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A hugely successful title in hardback, this paperback edition takes Hayek's work to a wider audience.
Friedrich A. Hayek is regarded as one of the preeminent economic theorists of the twentieth century, as much for his work outside of economics as for his work within it. During a career spanning several decades, he made contributions in fields as diverse as psychology, political philosophy, the history of ideas, and the methodology of the social sciences. Bruce Caldwell, editor of The Collected Works of F. A. Hayek ,understands Hayek's thought like few others, and with this book he offers us the first full intellectual biography of this pivotal social theorist.
Caldwell begins by providing the necessary background for understanding Hayek's thought, tracing the emergence, in Vienna, of the Austrian school of economics, a distinctive analysis forged in the midst of contending schools of thought. In the second part of the book, Caldwell follows the path by which Hayek, beginning from the standard Austrian assumptions, gradually developed his unique perspective on not only economics but a broad range of social phenomena. In the third part, Caldwell offers both an assessment of Hayek's arguments and, in an epilogue, an insightful estimation of how Hayek's insights can help us to clarify and reexamine changes in the field of economics during the twentieth century.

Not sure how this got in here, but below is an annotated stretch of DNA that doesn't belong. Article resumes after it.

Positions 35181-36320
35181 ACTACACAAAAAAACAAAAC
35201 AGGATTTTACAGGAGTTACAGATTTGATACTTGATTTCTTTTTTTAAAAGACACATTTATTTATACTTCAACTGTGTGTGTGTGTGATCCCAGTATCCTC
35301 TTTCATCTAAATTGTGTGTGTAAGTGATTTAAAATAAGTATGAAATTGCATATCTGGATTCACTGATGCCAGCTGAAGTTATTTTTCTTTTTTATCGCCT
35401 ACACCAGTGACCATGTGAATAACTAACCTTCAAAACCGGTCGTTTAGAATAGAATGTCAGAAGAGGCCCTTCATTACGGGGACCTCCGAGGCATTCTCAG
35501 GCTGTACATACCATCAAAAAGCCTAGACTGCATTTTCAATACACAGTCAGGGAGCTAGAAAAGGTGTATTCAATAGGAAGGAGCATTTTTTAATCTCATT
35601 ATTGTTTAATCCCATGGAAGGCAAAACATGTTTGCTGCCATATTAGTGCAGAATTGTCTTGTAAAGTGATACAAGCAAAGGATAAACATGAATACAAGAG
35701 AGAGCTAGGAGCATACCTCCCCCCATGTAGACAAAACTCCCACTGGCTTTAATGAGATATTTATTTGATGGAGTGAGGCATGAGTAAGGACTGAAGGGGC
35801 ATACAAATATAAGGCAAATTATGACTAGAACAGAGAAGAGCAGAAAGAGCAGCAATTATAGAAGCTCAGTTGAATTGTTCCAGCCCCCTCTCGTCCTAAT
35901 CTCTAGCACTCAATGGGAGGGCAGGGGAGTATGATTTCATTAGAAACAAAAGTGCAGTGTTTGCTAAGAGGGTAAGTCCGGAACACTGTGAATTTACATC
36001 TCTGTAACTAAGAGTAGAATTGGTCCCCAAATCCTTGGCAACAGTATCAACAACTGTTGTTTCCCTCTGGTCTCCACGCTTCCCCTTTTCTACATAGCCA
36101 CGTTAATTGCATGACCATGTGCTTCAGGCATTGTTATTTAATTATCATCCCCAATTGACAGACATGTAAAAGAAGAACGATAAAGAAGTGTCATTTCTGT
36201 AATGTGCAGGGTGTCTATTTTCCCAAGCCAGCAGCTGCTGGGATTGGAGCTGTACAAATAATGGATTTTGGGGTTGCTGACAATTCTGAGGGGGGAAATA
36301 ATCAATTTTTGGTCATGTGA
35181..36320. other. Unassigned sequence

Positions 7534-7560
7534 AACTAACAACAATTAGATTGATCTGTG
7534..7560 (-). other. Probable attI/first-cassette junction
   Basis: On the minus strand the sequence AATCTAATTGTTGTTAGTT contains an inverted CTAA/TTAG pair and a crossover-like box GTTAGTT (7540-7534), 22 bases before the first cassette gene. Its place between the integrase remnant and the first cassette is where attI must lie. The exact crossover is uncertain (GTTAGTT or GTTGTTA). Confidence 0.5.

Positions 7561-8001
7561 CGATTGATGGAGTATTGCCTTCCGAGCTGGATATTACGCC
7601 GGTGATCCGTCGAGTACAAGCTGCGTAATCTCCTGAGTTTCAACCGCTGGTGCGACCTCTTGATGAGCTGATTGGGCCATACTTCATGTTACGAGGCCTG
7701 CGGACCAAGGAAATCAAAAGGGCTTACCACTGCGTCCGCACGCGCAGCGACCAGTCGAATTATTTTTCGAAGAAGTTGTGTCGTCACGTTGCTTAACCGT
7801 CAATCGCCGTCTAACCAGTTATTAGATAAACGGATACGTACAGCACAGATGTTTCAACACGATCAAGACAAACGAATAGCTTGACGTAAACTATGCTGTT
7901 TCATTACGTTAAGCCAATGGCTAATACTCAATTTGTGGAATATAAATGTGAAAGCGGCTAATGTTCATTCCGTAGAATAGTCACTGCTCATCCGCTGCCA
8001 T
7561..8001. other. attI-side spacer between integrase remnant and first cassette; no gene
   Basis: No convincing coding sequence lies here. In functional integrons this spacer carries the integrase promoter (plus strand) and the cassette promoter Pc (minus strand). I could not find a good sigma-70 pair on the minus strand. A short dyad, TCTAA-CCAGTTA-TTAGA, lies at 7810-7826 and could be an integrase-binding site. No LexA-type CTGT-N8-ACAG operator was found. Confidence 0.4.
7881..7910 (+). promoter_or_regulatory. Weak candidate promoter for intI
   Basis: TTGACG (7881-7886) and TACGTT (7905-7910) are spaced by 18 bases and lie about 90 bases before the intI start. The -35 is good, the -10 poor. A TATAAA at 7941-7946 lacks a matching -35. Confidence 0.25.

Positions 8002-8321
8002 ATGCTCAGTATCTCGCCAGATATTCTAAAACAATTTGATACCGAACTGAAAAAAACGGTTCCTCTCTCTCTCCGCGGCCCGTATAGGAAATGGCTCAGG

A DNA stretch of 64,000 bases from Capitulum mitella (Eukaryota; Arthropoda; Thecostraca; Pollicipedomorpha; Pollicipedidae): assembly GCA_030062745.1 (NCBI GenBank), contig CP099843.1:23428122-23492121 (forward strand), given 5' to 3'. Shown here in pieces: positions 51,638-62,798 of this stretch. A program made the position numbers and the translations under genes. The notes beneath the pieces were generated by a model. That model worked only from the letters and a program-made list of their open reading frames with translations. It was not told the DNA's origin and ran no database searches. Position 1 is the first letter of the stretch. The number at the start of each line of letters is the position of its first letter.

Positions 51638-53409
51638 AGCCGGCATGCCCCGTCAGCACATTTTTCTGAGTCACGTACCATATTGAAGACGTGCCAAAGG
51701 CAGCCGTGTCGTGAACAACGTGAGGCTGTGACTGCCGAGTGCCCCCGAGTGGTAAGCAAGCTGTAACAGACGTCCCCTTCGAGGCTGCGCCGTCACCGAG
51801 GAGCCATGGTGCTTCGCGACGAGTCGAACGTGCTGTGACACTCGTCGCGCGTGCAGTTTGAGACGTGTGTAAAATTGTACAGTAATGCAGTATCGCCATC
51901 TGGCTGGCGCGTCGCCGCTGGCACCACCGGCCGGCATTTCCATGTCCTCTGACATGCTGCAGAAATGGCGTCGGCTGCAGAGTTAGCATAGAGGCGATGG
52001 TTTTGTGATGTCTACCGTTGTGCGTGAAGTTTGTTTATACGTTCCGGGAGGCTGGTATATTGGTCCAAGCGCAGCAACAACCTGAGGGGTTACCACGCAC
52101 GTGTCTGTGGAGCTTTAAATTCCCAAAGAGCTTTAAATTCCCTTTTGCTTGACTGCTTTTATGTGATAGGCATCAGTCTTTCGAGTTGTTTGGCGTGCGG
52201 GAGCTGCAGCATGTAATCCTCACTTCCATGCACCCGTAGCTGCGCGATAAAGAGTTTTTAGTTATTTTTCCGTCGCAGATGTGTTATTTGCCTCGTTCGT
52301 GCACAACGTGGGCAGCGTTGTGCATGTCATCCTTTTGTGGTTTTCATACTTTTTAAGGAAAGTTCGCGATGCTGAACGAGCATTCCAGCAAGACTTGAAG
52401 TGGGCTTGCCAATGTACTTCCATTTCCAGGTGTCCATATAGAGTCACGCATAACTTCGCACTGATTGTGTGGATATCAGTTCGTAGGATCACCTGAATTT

As Hayek's ideas matured, he became increasingly critical of developments within mainstream economics: his works grew increasingly contrarian and evolved in striking and sometimes seemingly contradictory ways. Caldwell is ideally suited to explain the complex evolution of Hayek's thought, and his analysis here is nothing short of brilliant, impressively situating Hayek in a broader intellectual context, unpacking the often difficult turns in his thinking, and showing how his economic ideas came to inform his ideas on the other social sciences.
Hayek's Challenge will be received as one of the most important works published on this thinker in recent decades.
Table of Contents
I. The Austrian School and Its Opponents---Historicists, Socialists and Positivists
1. Menger's Principles of Economics
2. The German Historical School
3. The Methodenstreit
4. Max Weber and the Decline of the Historical School
5. Positivism and Socialism
II. Hayek's Journey
6. Hayek in Vienna
7. Monetary Theory and Methodology
8. Hayek at the London School of Economics
9. Some Methodological Debates of the 1930s
10. "Economics and Knowledge" and Hayek's Transformation
11. The Abuse of Reason Project
12. Individualism and the Sensory Orde